Common tests your RE or OB/Gyn will order:
When you first go to the RE, s/he will most likely start with 3 tests:
1. SA for your husband
2. CD3 blood-work
3. an HSG for you.
The HSG (hysterosalpingogram) is an x-ray of the uterus and the fallopian tubes. The purpose of an HSG is to find out if there are any blockages in your tubes, and/or if the uterus has a normal shape. It should be scheduled between CD 5 and 10, after AF and before ovulation. Call your insurance to see if they cover it before you schedule. The costs can vary quite a bit. In a recent poll on 3T the prices ranged from $450 to $1500.
About an hour before your appointment you should take some painkillers to reduce the pain/cramps/discomfort during and after the HSG. Most women take 800 mg of Ibuprofen. The appointment will last anywhere from 15 to 30 minutes. The radioopaque dye is put through a thin tube (catheter.) This is put through the vagina into the uterus, from here it will flow into the fallopian tubes. Some women are able to watch on a monitor while the HSG is done. However, this is not always the case. The results are sometimes given right there, but it can also take a couple of days. Take a pad to the appointment to catch any leakage afterwards. The dye will come out at some point!
Some find this procedure very painful (especially when tubes are blocked), some have AF like cramping, and others don’t have any discomfort. It is different for everybody. Cramping and light spotting is common for a few days after the procedure. However, if it’s something that concerns you call your doctor.
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Your husband/significant other should have an S/A done during the testing phase, even if you have already been diagnosed with another issue.
The World Health Organization (WHO)’s 2009 report considers the follow results “normal”:
Volume: 1.5ml or more
Concentration: 15 million or more (per ml)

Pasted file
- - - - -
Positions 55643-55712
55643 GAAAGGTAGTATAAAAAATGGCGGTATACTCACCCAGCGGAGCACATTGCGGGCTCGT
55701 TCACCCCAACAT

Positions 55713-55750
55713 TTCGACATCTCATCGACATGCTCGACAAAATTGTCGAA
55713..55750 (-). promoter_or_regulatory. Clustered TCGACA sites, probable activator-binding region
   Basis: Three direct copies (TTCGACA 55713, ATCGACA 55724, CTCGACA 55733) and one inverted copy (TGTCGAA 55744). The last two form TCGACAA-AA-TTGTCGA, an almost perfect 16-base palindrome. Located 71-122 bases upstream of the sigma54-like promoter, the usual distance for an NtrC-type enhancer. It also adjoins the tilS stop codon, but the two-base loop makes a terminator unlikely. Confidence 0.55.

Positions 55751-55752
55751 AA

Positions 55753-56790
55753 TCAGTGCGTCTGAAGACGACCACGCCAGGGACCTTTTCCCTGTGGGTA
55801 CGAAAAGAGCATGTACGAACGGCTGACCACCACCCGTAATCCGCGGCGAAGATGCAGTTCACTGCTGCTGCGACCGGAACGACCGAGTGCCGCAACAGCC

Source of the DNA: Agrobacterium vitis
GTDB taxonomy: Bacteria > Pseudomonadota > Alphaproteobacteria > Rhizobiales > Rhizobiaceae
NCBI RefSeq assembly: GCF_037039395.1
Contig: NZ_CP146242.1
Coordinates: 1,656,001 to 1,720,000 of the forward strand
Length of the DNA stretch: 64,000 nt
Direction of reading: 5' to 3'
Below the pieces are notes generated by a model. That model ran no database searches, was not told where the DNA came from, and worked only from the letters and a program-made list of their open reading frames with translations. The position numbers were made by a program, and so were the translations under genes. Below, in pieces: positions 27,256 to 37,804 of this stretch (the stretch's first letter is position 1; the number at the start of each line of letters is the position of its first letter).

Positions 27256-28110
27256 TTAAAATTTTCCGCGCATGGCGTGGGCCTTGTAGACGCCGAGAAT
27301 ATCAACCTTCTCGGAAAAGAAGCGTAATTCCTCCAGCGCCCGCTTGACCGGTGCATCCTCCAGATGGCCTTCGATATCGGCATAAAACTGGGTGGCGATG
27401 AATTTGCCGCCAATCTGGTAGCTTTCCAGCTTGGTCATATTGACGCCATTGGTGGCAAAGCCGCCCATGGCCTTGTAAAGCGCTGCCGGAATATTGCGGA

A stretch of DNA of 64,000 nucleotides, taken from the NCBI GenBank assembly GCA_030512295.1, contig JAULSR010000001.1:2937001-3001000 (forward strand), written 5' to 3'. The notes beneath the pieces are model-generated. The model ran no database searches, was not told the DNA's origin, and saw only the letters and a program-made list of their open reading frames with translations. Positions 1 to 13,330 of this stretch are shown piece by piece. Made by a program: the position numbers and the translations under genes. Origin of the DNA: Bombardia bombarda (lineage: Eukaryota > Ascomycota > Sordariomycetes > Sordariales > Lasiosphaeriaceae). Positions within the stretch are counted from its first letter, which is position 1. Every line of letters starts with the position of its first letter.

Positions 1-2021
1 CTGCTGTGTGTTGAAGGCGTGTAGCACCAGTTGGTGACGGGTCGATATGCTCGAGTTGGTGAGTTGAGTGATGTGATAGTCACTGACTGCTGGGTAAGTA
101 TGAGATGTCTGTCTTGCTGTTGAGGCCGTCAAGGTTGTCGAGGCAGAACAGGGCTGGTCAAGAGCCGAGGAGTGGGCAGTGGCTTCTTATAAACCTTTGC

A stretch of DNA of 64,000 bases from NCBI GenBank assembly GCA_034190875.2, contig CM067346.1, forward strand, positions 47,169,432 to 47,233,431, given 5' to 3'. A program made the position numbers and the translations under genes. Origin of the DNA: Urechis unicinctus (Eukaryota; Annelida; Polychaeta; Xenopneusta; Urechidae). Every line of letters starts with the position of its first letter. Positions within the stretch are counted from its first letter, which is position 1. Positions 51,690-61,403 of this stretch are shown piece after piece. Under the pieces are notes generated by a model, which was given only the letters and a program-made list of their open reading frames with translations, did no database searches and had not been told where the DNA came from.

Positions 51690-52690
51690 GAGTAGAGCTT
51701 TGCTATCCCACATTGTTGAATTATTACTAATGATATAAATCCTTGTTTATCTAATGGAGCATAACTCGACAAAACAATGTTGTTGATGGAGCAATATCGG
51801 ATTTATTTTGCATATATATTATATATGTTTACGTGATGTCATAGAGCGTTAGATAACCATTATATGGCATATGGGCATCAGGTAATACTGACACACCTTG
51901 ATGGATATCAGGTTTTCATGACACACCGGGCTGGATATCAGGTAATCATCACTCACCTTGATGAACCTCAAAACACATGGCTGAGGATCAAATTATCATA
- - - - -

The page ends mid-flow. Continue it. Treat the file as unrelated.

Motility: 40% or higher
Morphology: 4% or higher* (this depends on the method they use. 15% or more used to be “normal” but that has been updated in the new report.
Here is the link to the WHO report for more detailed information:
And here’s a great discussion of the numbers (specifically morphology) from an RE at NYU: http://infertilityblog.blogspot.com/2010/07/sperm-morphology-new-guidelines.html
What do I do if our S/A comes back abnormal?
1. Repeat S/A. Have another S/A done several weeks apart because one test cannot give you a full picture and several lifestyle issues can effect sperm (including temporary illness).
2. See an urologist. Have YH see an urologist who specializes in fertility to see what if, anything can be done to improve the numbers. The urologist should be getting his entire medical history, S/A results and should be doing a physical exam and taking blood to test hormone levels, etc.
3. Consider vitamins/supplements. Some couples have found that vitamins/supplements have helped increase sperm quality/quantity. It is not a magic bullet, but it may help. Fertility Blend for Men is one we recommend (it's available online and at GNC stores). You might also look into: pycnogenol (especially for morphology), CoQ10 and L-arginine (which aren’t in Fertility Blend).
4. Consider lifestyle changes. Again, some couples have seen improvement in numbers when lifestyle changes were made. Quit smoking, decrease drinking, switch to boxer shorts, no hot tubs or hot computers on the lap, healthier diets, increased exercise, etc. Also, some men have seen success with acupuncture.
**Remember, it takes approximately 3 months from the time sperm is "born" to when it's released so any lifestyle/medical/vitamin changes will take three months to show up in a sperm analysis. And if YH was sick 3 months before your S/A, it may affect the results.
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